We recognized that in the absence of government action other groups must take over the role of providing people in our communities for the need for somewhere to sleep on cold nights and for the need to feel safe while we are at our most vulnerable. Towards this aim, we called for the financial and political support of those doing the actual, on the ground work of housing the homeless that the state rejects. Groups such as the North Dublin Bay Housing Crisis Community and others are occupying derelict buildings and former homeless hostels and providing a roof for shelter, and are doing the emotional work of supporting and creating community for people abandoned by government institutions. However, these groups need support from a larger community. A community support fund for legal support and other needs would be a great resource for these groups. These groups have also asked for help in many other forms, such as a categorization of derelict buildings left behind by Nama.
These two goals were the center of our conversation, but there were many other ways that groups and individuals can contribute that we discussed. The small group allowed us to think about our attention, to hear needs from different groups, to share skills and strengths and lessons learned.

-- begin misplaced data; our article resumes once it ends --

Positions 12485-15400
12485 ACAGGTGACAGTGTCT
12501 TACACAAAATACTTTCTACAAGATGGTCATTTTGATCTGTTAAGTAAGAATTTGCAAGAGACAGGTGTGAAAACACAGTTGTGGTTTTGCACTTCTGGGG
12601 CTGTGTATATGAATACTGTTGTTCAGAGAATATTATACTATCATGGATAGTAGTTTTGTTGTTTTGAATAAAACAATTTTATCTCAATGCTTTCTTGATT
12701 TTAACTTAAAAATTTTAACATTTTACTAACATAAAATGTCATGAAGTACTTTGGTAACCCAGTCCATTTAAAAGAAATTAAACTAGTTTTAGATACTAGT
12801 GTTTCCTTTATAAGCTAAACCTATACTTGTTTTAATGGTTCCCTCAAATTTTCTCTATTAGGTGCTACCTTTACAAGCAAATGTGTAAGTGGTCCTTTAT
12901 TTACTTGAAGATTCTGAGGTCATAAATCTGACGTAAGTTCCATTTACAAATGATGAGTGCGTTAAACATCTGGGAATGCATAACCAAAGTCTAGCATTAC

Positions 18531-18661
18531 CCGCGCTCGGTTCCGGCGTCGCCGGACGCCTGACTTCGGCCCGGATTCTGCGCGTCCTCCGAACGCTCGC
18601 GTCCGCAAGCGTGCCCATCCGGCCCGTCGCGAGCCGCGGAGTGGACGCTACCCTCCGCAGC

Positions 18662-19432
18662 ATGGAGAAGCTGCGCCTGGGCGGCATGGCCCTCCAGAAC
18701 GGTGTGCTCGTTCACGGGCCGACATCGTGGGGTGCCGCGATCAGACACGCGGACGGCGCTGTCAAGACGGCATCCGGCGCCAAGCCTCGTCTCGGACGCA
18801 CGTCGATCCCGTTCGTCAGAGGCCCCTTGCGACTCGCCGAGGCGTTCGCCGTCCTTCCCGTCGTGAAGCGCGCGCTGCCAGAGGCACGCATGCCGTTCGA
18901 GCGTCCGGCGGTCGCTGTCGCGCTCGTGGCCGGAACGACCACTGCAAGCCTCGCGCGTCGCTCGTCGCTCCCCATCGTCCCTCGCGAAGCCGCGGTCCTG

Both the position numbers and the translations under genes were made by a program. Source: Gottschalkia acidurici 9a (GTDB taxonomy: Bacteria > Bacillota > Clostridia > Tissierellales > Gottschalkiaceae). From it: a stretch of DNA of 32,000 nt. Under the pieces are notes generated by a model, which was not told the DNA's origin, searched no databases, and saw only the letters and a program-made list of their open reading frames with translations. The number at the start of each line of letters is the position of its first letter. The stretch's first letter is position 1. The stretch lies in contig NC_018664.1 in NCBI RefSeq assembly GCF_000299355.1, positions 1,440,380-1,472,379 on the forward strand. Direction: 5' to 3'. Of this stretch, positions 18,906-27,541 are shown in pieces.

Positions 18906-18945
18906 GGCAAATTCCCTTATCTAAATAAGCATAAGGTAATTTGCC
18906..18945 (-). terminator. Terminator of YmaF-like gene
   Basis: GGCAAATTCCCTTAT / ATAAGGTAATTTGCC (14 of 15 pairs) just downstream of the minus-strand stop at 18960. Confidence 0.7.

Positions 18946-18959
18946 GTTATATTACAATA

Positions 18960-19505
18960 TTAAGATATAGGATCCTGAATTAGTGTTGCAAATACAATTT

This Issue Isn’t Going Away
Our small group was energized by the stories and conversations that we shared toward a similar aim. I walked away feeling a sense of purpose and direction. Although I have newly arrived in Ireland, I come from a part of the world deeply damaged by a for-profit view of housing. In New York State, I have seen the full effects of a neoliberal state, denying basic rights in favor of a ‘markets approach’ (that leaves rights a privilege only of those with money). On October 3, I saw people from a wide range of political approaches and personal experiences meeting, sharing ideas, coming together and participating in a simple and radically democratic method of decision-making: small group conversations. It can be difficult, sometimes exhausting, sometimes impossible to keep up this kind of energy towards a cause so large, but constant support of each other, radical self care and care for others should itself be part of our housing goals.
Sasha Brown is a student on the MA in Geography at Maynooth University